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Follow example of Dutch leader
President Bush reminds Calvin College commencement of Kuyper’s lectures
Tags: Excerpts from the Windmill
GRAND RAPIDS, Michigan – There is life after Professor Van den Bosch and English 101, President George W. Bush told a crowd of 5,000, amid laughter, at the commencement ceremony for the 2005 graduating class of Calvin College. According to Bush, mastery of the English language is important, noting to where it got him. Congratulating the class of 900, he called on them to take their place in society and contribute to ’to the story of American freedom.’
In a 14-minute address, one of two such commencement speeches planned for this year, Bush gave a bipartisan overview of the roots and story of American society. "In a free and compassionate society, the public good depends on private character," which is formed and shaped in institutions like family, faith and social and civic organizations, he told the standing-room only crowd. ”Government cannot create character, but it can and should respect the institutions that do.”
The president went on to stress the importance of keeping power close to the people, saying that the heart and soul of America is in the local communities. It is there that the needs are determined and priorities set. He hoped that the graduates would consider joining the groups that serve those communities.
In serving communities, Bush urged his audience to ”move beyond narrow interests” and never to turn ”away from any citizen who feels isolated from the opportunities of America. Our faith-based and community groups provide the armies of compassion that help people who wonder if the American Dream is meant for them….”
Among those serving associations, Bush named abolition groups and suffrage movements, immigrant aid societies and prison reform ministries as examples of serving fellow citizens – welcomed as brothers and sisters - in need. According to Bush, no one understood this better ”than another 19th century visitor to America whose name is well known to Calvin College: Abraham Kuyper.” The Dutch theologian and statesman who in 1898 gave the Stone Lectures at Princeton, founded many associations, two newspapers, a political party (ARP), and a university (VU). ”Kuyper contrasted the humanizing influence of independent social institutions” with the ’mechanical character of government.’ Kuyper, Bush told his audience, had advocated in a famous speech, ’right here in Grand Rapids,’ for Dutch immigrants to resist the temptation to retreat behind their own walls – ”he told them to go out into their adopted America and make a difference as true Christian citizens.”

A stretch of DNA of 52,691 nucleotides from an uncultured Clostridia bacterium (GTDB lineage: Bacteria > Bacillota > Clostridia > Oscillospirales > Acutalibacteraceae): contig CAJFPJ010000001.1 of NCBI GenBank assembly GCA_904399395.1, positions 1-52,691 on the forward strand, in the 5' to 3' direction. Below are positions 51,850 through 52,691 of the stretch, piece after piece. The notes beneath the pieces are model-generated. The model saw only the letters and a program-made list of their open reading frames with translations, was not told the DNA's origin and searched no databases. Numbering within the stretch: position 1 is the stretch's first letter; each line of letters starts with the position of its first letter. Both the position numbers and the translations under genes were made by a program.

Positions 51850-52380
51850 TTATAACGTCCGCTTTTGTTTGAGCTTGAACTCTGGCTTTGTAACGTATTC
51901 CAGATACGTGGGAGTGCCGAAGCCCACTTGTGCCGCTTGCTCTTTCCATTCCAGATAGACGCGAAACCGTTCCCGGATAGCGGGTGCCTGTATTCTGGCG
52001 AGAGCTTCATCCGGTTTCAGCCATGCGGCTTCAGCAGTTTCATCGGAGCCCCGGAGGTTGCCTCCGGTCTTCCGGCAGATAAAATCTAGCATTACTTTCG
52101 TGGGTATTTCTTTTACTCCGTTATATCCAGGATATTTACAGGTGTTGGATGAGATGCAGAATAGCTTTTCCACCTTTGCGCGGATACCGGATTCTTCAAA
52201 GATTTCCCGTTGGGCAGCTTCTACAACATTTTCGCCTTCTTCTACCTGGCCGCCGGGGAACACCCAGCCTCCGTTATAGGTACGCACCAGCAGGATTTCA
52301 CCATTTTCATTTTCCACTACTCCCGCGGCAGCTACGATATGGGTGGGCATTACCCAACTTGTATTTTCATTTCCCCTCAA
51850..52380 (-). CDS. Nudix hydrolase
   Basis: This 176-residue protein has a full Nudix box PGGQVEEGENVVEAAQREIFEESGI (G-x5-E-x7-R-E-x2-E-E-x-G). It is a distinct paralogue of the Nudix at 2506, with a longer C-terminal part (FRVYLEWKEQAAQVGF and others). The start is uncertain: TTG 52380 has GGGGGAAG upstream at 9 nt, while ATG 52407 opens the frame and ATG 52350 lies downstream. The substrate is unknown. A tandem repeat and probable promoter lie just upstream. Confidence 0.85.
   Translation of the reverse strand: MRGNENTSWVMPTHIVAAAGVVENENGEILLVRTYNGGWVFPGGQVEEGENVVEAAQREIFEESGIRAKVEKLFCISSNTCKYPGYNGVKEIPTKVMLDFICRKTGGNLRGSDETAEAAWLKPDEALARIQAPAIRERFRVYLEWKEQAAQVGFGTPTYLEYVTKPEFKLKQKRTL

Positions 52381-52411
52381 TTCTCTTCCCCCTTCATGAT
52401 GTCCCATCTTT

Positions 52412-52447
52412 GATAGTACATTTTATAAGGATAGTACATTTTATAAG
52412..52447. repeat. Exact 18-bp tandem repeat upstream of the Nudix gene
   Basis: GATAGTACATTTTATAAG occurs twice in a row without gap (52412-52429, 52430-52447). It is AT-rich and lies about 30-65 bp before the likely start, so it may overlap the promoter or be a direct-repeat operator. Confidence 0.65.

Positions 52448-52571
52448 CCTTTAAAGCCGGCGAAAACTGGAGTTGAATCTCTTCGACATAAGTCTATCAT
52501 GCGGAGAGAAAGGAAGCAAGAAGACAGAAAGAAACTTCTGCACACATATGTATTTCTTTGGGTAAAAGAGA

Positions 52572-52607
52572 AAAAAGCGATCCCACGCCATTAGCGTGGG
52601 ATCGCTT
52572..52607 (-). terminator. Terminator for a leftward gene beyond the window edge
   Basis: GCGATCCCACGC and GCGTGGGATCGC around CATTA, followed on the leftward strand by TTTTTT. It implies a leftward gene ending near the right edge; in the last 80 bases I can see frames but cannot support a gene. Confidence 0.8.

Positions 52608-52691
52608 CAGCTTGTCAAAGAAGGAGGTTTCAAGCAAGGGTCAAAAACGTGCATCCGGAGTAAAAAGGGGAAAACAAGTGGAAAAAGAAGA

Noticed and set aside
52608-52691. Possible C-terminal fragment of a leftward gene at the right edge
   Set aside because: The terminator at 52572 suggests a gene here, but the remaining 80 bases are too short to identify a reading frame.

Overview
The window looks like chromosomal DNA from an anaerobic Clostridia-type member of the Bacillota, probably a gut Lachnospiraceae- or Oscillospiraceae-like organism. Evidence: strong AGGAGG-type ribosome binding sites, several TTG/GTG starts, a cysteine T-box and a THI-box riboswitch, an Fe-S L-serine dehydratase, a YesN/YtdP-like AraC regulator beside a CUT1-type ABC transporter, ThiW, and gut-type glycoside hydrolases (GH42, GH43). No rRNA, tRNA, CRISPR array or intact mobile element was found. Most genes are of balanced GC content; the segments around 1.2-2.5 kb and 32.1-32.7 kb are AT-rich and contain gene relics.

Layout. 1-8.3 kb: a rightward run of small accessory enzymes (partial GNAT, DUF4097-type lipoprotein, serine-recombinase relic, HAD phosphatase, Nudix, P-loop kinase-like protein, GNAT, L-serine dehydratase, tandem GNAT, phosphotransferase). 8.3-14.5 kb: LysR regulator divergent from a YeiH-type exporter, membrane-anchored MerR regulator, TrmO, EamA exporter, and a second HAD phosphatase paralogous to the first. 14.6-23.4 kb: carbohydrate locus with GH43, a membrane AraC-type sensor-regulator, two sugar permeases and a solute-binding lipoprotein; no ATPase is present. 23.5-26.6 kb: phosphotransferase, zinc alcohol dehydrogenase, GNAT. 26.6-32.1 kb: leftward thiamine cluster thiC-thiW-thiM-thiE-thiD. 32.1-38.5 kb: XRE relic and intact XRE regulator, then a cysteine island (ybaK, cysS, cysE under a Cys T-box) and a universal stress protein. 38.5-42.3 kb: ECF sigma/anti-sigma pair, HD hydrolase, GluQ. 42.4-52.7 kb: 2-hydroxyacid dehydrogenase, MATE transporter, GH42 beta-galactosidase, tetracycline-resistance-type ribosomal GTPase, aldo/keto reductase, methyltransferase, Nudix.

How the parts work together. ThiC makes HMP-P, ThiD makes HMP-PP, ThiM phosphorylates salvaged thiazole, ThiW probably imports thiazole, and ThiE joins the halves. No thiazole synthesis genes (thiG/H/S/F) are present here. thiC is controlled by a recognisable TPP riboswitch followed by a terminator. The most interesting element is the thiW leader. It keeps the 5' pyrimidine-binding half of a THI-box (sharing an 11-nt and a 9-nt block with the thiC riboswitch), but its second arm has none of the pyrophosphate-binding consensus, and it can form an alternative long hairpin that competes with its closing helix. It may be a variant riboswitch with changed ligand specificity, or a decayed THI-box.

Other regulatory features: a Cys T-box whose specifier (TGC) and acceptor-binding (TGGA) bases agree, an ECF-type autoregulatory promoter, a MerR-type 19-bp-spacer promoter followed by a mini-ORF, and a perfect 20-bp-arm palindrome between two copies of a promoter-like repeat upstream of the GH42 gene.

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The American government, Bush said, is encouraging all Americans to make a difference through ”our faith-based and community initiative.” He asked the graduates to make a choice, whether they would be a spectator or become a citizen. He then referred to another initiative Calvin College supporters are involved in, America’s best adoption agency, Bethany Christian Services, also Grand Rapids-based, and to former Calvin professor, U.S. Rep. Vern Ehlers. The American agenda for action is a responsibility based on the greatest commandment, to serve and love others. With the help of the graduates, Bush concluded, they could uphold the principles of the Declaration of Independence, and transform the nation ”one person and one community at a time.”
The Calvin College commencement address has generated widespread coverage for the Christian Reformed Church-supported institution. Major news agencies such as The Associated Press, Reuters and CNN gave it global coverage while the Grand Rapids Press, the local daily, published the speech in full.
The visit also generated a protracted public debate as many of Calvin’s faculty feared the politicization of the ceremony and the college, taking out an advertisement in which they critiqued a number of the policies of the Bush administration, including the Iraq campaign. A much harsher tone was set in a full-page advertisement with over 800 signees (alumni members and friends), an effort by a graduate who later was identified by an annoyed Calvin supporter as a consultant of pro-choice agencies.
In a guest column in the daily, Calvin College president Gaylen Byker played down the dissenting alumni initiative by stating that Calvin Alumni Association has over 53,000 members. In the weeks prior to Calvin’s historic commencement, its faculty and students intensely debated Bush’s participation but when the day arrived most of the strong feelings and emotions ”found civil avenues for expression, disagreements notwithstanding,” according to Byker. ”The event was positive occasion for all who heard the president speak.”